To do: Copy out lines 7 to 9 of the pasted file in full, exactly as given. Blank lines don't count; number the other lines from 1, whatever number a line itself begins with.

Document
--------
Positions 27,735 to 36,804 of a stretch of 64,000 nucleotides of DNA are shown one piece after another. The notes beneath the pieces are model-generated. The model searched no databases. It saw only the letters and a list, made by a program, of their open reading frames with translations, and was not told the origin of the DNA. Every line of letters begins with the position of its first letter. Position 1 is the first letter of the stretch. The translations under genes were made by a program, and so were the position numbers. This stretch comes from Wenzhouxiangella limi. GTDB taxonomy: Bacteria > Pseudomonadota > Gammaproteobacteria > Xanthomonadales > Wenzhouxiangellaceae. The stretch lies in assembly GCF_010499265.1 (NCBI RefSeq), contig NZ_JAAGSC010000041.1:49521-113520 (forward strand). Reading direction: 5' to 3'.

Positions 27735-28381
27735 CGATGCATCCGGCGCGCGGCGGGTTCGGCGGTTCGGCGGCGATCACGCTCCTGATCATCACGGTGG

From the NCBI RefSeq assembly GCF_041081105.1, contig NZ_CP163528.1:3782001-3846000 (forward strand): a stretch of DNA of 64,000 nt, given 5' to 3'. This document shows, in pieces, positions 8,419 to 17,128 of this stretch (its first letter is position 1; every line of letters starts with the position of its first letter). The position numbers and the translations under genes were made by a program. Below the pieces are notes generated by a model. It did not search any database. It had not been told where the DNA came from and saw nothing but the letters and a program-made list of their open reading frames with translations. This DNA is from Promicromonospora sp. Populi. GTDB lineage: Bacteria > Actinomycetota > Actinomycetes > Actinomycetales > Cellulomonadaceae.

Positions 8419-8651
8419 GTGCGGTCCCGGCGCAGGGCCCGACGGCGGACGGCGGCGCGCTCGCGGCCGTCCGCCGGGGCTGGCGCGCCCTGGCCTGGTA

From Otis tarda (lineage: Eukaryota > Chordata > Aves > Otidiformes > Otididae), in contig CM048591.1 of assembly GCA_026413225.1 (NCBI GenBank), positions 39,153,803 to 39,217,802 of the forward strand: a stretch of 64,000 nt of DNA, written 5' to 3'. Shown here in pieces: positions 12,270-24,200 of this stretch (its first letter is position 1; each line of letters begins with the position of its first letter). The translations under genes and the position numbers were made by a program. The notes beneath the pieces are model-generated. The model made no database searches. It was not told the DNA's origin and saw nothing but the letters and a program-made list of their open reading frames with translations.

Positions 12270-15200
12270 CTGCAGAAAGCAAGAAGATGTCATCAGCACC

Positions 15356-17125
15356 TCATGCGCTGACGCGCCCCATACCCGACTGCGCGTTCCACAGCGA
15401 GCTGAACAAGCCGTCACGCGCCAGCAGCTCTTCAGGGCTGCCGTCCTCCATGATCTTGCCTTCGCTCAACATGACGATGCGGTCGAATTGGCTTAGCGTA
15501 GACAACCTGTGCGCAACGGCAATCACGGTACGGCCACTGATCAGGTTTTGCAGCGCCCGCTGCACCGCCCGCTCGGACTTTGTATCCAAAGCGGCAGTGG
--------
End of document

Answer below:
From Otis tarda (lineage: Eukaryota > Chordata > Aves > Otidiformes > Otididae), in contig CM048591.1 of assembly GCA_026413225.1 (NCBI GenBank), positions 39,153,803 to 39,217,802 of the forward strand: a stretch of 64,000 nt of DNA, written 5' to 3'. Shown here in pieces: positions 12,270-24,200 of this stretch (its first letter is position 1; each line of letters begins with the position of its first letter). The translations under genes and the position numbers were made by a program. The notes beneath the pieces are model-generated. The model made no database searches. It was not told the DNA's origin and saw nothing but the letters and a program-made list of their open reading frames with translations.

Positions 12270-15200
12270 CTGCAGAAAGCAAGAAGATGTCATCAGCACC